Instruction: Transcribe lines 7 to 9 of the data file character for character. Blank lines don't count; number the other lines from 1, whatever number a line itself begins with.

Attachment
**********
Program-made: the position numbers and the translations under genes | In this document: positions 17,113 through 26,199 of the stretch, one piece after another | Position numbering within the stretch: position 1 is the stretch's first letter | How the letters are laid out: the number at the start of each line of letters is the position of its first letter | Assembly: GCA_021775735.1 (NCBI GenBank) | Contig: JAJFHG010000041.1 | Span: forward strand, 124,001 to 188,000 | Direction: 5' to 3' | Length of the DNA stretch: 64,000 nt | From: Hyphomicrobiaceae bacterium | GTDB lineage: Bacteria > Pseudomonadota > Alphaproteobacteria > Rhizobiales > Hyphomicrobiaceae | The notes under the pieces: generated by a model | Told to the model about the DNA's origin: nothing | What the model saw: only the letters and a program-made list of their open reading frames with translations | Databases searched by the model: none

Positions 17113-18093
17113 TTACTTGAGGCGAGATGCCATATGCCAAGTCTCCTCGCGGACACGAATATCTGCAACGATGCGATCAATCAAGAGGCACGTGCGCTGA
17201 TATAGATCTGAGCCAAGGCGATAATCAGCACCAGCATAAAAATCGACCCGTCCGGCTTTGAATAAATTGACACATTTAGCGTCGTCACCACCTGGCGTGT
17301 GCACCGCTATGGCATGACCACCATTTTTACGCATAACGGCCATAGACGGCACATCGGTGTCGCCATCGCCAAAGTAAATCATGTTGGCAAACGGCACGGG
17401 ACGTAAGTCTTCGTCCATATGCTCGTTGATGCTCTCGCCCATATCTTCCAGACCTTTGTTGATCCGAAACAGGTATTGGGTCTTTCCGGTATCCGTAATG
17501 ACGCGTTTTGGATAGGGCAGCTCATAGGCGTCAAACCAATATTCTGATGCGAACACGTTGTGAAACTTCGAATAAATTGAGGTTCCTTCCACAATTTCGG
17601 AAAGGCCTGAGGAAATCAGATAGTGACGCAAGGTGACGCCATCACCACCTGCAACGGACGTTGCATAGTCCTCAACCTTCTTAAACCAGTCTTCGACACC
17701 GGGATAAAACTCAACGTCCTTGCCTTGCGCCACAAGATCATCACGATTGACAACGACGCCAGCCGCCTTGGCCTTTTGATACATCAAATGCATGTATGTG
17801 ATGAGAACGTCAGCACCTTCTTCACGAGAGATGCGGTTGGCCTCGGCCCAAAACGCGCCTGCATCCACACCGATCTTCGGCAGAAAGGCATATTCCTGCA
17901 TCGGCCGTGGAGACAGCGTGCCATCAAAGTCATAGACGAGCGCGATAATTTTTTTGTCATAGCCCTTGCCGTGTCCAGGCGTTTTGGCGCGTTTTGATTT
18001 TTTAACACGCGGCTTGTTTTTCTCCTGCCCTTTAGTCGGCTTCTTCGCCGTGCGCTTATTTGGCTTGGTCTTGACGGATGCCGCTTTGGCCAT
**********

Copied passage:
17501 ACGCGTTTTGGATAGGGCAGCTCATAGGCGTCAAACCAATATTCTGATGCGAACACGTTGTGAAACTTCGAATAAATTGAGGTTCCTTCCACAATTTCGG
17601 AAAGGCCTGAGGAAATCAGATAGTGACGCAAGGTGACGCCATCACCACCTGCAACGGACGTTGCATAGTCCTCAACCTTCTTAAACCAGTCTTCGACACC
17701 GGGATAAAACTCAACGTCCTTGCCTTGCGCCACAAGATCATCACGATTGACAACGACGCCAGCCGCCTTGGCCTTTTGATACATCAAATGCATGTATGTG